I-66 Shows the Cost of Urban Roadway Access – And It Isn’t Cheap

December 8, 2017

Northern Virginia is realizing the consequence of its success. A growing economy and increasing population mean limited space on its transportation infrastructure, evident through its notoriously congested roadways and transit lines. With no ability to expand existing capacity, transportation officials are turning to other means to encourage more efficient use of its network: new tolls on Interstate 66 closest to the region’s core. This is a positive step for transportation in the region.

Virginia’s I-66 feeds one of the densest parts of Virginia into downtown Washington. Given its limited capacity and high demand, Virginia has always restricted peak hour use to vehicles with two or more occupants. That changed on December 4, when for the first time the state began allowing vehicles with only one occupant to use the roadway, subject to a toll that varies based on demand. High occupant vehicles (HOV) with two or more people could still drive for free.

Here are the details:

  • Since its construction in the 1970s, Virginia has limited the use of the roadway in peak directions to HOV 2+, with restrictions on weekdays from 6:30 AM – 9:00 AM eastbound and 4:00 PM – 6:30 PM westbound. The lanes have been free for any user outside of those time restrictions.
  • Starting on December 4, the restricted hours were extended to 5:30 AM – 9:30 AM eastbound and 3:00PM – 7:00 PM westbound. Single occupants can now travel the roadway if they pay a toll, which varies based on the level of demand. Virginia sets the toll such that highway speeds remain at 55 miles per hour.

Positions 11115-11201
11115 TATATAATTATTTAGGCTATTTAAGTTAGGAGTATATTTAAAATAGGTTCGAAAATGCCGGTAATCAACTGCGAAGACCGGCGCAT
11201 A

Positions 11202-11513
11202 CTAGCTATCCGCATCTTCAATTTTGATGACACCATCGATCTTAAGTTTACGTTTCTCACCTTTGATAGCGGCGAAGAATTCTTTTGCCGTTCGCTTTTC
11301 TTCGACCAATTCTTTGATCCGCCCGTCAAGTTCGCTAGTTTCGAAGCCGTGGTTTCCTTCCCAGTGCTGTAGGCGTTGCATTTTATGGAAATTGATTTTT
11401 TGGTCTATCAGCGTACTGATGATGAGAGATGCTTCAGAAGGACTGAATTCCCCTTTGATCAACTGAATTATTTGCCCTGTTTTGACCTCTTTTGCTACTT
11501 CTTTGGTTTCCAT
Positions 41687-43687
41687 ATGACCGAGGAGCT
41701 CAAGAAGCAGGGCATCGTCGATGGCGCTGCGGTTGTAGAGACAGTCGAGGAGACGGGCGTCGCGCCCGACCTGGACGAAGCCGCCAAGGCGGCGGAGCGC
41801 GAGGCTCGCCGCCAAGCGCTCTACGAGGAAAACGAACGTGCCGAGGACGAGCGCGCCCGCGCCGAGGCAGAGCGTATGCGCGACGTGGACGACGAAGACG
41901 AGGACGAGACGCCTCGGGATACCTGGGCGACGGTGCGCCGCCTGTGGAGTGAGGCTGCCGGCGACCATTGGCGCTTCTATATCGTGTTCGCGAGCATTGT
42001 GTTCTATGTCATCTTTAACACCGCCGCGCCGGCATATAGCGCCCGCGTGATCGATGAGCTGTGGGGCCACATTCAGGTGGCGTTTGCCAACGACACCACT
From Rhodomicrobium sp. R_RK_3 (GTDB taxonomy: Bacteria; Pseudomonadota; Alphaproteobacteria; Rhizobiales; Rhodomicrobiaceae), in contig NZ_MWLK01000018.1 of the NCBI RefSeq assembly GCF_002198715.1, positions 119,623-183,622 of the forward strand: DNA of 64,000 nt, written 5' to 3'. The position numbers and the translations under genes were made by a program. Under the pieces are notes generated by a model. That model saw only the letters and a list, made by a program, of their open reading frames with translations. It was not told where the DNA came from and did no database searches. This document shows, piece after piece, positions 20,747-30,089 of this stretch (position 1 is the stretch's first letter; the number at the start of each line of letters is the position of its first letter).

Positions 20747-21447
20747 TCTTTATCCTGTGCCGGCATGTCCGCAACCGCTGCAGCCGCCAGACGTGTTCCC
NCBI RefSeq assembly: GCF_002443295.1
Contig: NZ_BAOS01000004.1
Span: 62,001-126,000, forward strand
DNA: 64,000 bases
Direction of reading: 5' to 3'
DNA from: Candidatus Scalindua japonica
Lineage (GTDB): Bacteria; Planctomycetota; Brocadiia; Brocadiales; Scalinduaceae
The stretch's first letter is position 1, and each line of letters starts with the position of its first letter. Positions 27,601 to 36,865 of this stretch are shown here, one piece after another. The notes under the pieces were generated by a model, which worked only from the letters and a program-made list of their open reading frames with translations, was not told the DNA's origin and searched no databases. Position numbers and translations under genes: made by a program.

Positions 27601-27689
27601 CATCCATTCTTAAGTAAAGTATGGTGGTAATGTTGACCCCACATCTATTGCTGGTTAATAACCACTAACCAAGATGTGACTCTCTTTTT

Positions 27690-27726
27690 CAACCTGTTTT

• Single occupants to and from Dulles Airport were previously exempted from the HOV restrictions, but now they are not. A taxi with a passenger counts as an HOV.
  • Hybrid cars were once exempted from the restriction, but that provision expired in 2012. Prior to this, only hybrids with special plates issued prior to 2012 were exempt from HOV restrictions, but now no hybrids are exempt.
  • Heavy-duty trucks have always been excluded from using the roadway.

By and large, this represents a vast improvement in mobility for the region. The tolls encourage more carpooling, and drivers that were unable to access the roadway now have a choice to use it if they need it. Some drivers are negatively affected by the extended hours or if they happen to be driving themselves to or from Dulles during restricted times.

But the biggest outcry from drivers has been from higher tolls than what the public expected. During its first week of operation, peak travel time tolls reached close to $40 for the full 10-mile trip from the Beltway to Washington.

Unfortunately for those wishing for an inexpensive trip, those tolls are justified.

Tolling a roadway accomplishes two concurrent goals. First, it provides a revenue source to help pay for the roadway’s construction, maintenance, and operation. And in congested areas, tolls play an important role in managing demand. There is only so much capacity on roadways, and lower tolls would encourage more traffic and quickly clog up the freeway. Users would be paying to sit in a traffic jam.

Three main misconceptions cloud the public acceptance of the new I-66 tolls.